Alkaline treatments of high fiber roughages have been investigated extensively, and there are numerous reviews of their effect in incrementing feeding value for ruminants (Jackson 1978; Wanapat et al 1985). The most common alkalis used are NaOH, Ca(OH)2 and urea-ammonia. Due to the low temperature involved in the environment where we are working, the use of urea is restricted to being a supplement for nitrogen and not as a chemical for treatment of forages. Sodium hydroxide is a prerequisite for illicit cocaine manufacturing, and so is highly regulated in Bolivia. The other chemicals are not easily available in the region. One economical alkaline source is wood ash. Nolte et al (1987) found that treatment of wheat straw with a 30% solution of wood ash for 6 h significantly increased dry matter digestibility (DMD) for goats. Ramirez et al (1992) confirmed these results and showed that the DMD of diets containing corn stover treated with 20% wood ash increased up to 20% in sheep, compared to a control group. Unfortunately, wood is very scarce in the arid Andes, only available from shrubs of very low growth and already intensively harvested for fuel.

Due to their high pH values, we hypothesised that ash from dung (DA) could have similar effects to wood ash. Dung is easily available in the Andean pastoral area because of the particular behaviour of camelids which defecate on very specific areas in the shape of heaps, and because it is not utilised for agriculture, nor for fuel.

In this paper, we explored the possibility of treating paja brava with dung ash, sodium hydroxide and urea for increasing its digestibility by llamas and sheep. It was the first attempt, as far as we know, to increase digestibility of a range forage using recycled animal by-products for the benefit of the same animals. This research was oriented towards proposing a technical alternative for feed management in very-low-input subsistence pastoral systems.

Materials and methods

Dung was collected from the heaps found in the proximity of the resting areas of camelids. It was provided by both alpacas and llamas, in an undetermined proportion. It was burned for two days in the vicinity. The ashes were dark to light grey and could have included several impurities such as soil. Paja brava  was hand-harvested in the late growing period (February to March), air-dried, chopped to lengths of approximately 10 cm, and stocked in a dry area for further treatment. Due to its very low nitrogen content (4.8 g N/kg DM), PBH was supplemented after alkali treatment with urea in order to increase the crude protein (CP) content to 7%.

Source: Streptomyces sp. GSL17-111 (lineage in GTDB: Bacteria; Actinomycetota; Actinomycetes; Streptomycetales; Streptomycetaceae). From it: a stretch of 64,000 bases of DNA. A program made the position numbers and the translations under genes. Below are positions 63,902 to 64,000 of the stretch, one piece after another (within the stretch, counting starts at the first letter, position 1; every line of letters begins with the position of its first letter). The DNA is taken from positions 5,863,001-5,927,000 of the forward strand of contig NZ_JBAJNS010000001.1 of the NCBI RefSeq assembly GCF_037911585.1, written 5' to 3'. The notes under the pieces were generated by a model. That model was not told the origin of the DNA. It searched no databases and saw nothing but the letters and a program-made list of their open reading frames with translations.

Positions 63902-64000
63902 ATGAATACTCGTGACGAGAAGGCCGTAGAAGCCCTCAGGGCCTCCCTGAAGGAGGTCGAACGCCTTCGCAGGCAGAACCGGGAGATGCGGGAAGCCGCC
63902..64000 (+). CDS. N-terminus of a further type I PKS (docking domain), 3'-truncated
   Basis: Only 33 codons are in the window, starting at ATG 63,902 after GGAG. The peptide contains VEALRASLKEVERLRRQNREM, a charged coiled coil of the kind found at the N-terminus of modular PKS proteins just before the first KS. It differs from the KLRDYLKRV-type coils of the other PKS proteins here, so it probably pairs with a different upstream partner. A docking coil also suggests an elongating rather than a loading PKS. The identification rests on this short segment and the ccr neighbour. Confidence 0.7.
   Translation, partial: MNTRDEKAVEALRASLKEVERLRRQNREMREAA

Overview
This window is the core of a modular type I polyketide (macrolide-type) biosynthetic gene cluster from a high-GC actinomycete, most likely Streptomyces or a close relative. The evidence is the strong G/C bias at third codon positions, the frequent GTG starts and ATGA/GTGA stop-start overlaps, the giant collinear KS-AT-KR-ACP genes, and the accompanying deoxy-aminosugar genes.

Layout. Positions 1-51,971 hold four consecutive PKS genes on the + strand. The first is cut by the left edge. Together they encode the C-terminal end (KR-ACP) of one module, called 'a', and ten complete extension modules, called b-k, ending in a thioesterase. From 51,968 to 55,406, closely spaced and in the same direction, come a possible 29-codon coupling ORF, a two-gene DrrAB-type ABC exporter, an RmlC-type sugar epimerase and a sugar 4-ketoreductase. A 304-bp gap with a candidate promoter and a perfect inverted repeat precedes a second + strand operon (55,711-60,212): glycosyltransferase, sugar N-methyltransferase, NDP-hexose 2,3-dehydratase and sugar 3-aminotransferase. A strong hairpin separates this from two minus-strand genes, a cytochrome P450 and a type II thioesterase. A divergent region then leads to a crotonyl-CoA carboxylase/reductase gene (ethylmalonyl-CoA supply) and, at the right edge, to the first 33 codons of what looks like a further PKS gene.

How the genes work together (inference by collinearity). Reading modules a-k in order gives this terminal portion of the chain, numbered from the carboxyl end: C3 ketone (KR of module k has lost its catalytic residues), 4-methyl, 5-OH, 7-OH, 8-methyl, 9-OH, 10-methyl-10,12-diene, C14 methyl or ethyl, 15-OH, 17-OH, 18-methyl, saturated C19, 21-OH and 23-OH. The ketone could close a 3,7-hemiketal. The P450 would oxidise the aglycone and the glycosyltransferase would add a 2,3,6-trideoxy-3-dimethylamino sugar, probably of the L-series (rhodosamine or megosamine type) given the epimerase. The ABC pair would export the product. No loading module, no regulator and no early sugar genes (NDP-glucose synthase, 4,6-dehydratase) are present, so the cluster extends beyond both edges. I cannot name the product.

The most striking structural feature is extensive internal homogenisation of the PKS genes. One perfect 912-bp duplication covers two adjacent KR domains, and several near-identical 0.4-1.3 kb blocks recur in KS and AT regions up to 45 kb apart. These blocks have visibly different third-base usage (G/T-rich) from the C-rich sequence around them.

Four digestion trials were conducted, using three 4-year-old male llamas averaging about 90 kg in body weight, and three 2-year-old castrated criollo sheep of about 21 kg. The animals were housed in metabolism cages for 16 days and were fed paja brava ad libitum in different forms:

The experiment consisted of a 10-day adjustment period followed by a 7-day faecal collection. Feed was offered twice daily (07:00 and 14:00). Faeces and feed residues were weighed daily, and a 10% aliquot was composited across days for each animal for further analysis. 

Treatment with sodium hydroxide and urea followed the procedures used by Jackson (1978). It consisted  of spraying a 40% NaOH solution (w/v) on the PBH to give a final concentration of 3% NaOH (DM basis), and storing for 3 days in polyethylene bags. After 2 days of outdoor drying, the hay was treated with a 40% urea solution following the same procedures in order to obtain a final concentration of 3% urea in the PBH (DM basis), and stored for 21 days in polyethylene bags. After two days of outdoor drying, the treated material was ready to use.

Treatment with dung ash followed the procedure proposed by Nolte et al (1987). PBH was soaked in a solution containing 20% (w/v) dung ash, according to the procedure recommended by Ramirez et al. (1992) for wood ash. Approximately 200 litres of DA solution were used to soak sequentially five batches (about 35 kg each) of PBH for 6 hours. After soaking the PBH was dried outdoors for 3 days, and 3% urea (DM basis) was added, following procedures described above.